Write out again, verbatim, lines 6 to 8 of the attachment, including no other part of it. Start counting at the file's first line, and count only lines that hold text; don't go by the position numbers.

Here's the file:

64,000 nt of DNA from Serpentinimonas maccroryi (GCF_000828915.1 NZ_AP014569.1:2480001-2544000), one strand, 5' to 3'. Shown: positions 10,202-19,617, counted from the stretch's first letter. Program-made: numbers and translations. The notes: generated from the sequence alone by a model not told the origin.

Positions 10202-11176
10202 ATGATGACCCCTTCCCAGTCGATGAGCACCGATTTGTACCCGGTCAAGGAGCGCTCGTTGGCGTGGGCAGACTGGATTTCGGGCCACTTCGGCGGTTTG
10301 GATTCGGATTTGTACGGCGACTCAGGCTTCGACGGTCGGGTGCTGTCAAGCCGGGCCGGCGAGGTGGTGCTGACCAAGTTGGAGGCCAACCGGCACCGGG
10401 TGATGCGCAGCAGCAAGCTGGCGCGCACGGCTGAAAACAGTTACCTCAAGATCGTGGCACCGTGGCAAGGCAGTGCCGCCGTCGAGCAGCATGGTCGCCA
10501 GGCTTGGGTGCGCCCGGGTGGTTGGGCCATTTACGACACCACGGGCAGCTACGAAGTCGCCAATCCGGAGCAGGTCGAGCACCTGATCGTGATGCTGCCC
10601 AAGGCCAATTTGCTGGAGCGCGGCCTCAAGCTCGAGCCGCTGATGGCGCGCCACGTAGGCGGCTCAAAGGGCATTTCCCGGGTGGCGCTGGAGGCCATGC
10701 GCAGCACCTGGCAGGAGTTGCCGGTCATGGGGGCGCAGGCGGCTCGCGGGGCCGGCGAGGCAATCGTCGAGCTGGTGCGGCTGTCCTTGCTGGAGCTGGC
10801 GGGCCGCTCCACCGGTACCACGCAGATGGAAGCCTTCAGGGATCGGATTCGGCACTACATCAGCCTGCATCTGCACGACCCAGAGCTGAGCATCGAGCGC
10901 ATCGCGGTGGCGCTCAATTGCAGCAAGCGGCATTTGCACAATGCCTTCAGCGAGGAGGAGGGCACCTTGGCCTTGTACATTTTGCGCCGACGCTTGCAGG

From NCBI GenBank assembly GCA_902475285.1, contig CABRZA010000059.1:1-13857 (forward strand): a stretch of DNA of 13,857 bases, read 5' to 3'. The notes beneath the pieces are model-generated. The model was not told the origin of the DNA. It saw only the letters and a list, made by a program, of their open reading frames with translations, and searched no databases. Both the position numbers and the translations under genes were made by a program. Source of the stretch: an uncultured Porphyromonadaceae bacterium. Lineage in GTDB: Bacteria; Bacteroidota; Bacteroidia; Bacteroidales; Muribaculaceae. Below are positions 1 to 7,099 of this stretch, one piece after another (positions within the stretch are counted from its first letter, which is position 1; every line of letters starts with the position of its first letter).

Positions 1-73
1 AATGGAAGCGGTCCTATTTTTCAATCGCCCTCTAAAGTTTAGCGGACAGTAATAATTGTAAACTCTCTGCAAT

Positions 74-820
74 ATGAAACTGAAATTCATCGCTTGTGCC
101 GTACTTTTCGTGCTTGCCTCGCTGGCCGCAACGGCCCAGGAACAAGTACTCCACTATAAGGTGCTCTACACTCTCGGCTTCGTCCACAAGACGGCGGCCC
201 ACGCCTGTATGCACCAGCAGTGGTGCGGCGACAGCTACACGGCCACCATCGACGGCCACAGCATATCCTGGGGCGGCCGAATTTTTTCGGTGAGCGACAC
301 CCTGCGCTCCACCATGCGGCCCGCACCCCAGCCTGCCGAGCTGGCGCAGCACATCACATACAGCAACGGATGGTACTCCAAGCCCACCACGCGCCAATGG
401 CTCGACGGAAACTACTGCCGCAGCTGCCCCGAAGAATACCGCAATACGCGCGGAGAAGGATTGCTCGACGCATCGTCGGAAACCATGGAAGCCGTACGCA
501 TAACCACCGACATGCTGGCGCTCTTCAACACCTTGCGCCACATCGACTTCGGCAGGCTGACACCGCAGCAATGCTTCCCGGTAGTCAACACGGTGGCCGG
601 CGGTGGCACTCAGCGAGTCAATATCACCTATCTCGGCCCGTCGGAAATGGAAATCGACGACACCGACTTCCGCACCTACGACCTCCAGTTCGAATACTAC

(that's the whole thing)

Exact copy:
10501 GGCTTGGGTGCGCCCGGGTGGTTGGGCCATTTACGACACCACGGGCAGCTACGAAGTCGCCAATCCGGAGCAGGTCGAGCACCTGATCGTGATGCTGCCC
10601 AAGGCCAATTTGCTGGAGCGCGGCCTCAAGCTCGAGCCGCTGATGGCGCGCCACGTAGGCGGCTCAAAGGGCATTTCCCGGGTGGCGCTGGAGGCCATGC
10701 GCAGCACCTGGCAGGAGTTGCCGGTCATGGGGGCGCAGGCGGCTCGCGGGGCCGGCGAGGCAATCGTCGAGCTGGTGCGGCTGTCCTTGCTGGAGCTGGC